Local News


Vegas woman offered lower rent after 13 Action News exposes rental nightmare

Posted at 9:43 AM, Jan 27, 2022
and last updated 2022-01-27 22:26:09-05

LAS VEGAS (KTNV) — A local woman says she was being priced right out of her apartment. Her rent was going up nearly $600 a month, but that changed after 13 Action News got involved.

"I'm down to $1,380 from $1,745," says renter Cathy Sostaric.

Sostaric is thrilled. She just signed a one-year lease with a new agreement that saves her $365 per month from what her rent would have been.

"The anxiety just melted away, because I was really feeling it. It was really getting — it was getting a little tense, looking for a place," Sostaric said.

Earlier this month, Sostaric contacted 13 Action News after she learned the rent for her one-bedroom apartment near Russell Road and U.S. 95 was being raised an extra $590 per month.

"I totally understand things are going to go up and rent does go up...but that's just too much of an increase, too fast," Sostaric said.

A few days after her story aired on TV, the apartment manager called.

"She says, 'We're going to lower it to $1,380. We want to make it affordable.' I'm like, 'OK! Thank you so much,'" Sostaric recalled.

Sostaric says she couldn't believe it.

"Oh my God! Jaw dropped. I was, like, shocked," Sostaric said.


Even though the new lease raises her rent by $225 per month, Cathy says she didn't hesitate on signing the new offer.

"That's kind of the going rate. That's what I've been finding out there. $1,380, $1,400 for a one-bedroom in a decent complex," Sostaric said.

Unfortunately, a lot of valley renters are getting sticker shock after seeing a spike in their rent.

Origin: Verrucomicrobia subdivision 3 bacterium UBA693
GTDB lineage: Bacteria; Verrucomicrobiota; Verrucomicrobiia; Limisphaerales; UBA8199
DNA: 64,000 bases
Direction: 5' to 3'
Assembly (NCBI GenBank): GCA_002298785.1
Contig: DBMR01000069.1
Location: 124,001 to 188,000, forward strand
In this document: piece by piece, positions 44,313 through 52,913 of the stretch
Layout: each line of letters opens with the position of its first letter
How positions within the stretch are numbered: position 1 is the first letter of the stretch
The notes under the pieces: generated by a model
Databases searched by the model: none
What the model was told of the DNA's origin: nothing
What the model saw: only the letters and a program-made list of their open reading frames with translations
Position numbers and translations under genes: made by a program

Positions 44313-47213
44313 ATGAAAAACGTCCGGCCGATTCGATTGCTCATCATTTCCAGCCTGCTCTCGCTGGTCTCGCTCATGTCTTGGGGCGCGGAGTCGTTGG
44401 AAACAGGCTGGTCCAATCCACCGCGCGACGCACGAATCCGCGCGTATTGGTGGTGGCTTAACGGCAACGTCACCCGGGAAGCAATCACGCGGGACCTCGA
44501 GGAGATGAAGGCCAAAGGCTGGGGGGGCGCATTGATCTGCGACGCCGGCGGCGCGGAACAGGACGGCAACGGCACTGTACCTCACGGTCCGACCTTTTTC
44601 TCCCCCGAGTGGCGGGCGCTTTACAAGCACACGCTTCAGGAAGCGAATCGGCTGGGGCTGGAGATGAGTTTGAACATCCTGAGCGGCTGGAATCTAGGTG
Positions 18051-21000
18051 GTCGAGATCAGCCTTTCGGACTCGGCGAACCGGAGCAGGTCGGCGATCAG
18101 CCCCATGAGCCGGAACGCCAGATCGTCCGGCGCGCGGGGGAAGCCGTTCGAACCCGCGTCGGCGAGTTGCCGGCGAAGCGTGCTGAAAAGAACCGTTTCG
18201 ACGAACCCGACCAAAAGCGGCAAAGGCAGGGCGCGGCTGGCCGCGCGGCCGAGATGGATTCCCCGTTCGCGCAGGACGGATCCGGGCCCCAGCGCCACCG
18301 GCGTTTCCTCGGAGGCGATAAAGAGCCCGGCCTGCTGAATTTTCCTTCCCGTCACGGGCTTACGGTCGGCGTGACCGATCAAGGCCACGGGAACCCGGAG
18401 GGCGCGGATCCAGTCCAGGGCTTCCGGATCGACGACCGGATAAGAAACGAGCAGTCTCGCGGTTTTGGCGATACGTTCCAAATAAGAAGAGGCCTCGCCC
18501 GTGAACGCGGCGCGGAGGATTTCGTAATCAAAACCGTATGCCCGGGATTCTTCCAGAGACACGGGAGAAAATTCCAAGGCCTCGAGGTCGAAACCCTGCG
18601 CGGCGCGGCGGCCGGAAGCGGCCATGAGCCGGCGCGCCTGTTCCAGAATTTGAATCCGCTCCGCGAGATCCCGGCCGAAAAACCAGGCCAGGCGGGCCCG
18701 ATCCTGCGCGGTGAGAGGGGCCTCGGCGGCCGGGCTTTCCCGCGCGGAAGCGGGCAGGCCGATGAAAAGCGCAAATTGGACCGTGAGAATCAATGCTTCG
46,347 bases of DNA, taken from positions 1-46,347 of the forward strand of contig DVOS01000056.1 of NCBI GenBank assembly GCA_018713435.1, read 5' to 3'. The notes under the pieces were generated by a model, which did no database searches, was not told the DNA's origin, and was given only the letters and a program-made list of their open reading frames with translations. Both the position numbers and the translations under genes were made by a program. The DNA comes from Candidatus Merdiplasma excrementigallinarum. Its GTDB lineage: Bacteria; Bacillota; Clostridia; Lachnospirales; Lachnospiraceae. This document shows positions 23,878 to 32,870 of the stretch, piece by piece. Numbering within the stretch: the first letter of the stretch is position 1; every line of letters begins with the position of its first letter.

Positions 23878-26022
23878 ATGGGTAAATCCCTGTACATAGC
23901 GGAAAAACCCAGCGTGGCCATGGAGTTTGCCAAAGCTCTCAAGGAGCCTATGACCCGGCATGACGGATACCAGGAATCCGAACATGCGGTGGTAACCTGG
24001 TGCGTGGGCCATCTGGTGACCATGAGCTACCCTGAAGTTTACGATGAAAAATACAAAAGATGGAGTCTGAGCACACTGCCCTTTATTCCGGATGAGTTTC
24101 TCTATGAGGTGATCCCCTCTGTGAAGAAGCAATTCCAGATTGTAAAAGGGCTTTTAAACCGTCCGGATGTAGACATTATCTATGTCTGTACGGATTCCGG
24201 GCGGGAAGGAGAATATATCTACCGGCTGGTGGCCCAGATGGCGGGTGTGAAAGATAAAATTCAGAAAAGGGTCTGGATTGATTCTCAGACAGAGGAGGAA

MORE: Know your rights when it comes to rent hikes

"There are currently no rent control laws in Nevada," says attorney Taylor Altman with the Legal Aid Center of Southern Nevada.

She says landlords are allowed to increase rent to match the going rate in the market, but recommends tenants try discussing a lower rate.

"They can certainly try to negotiate and say, 'I've been here X number of years; I've been a good tenant; I've conformed to all the provisions in my rental contract. I've paid rent on time. I'm a great tenant,'" Altman said.


If a landlord isn't willing to work with you and you can't afford the going rate, you might consider buying instead. Programs like Make Homes Possible provide help with the home-buying process and even offer down payment assistance.

Sostaric says she's making plans to buy.

"I'm going to go out and I'm going to give myself a year to get it together. I'm going to get my own place, so nobody can do this to me anymore," she said.

Sostaric is just relieved to know she's got some time to find the right place.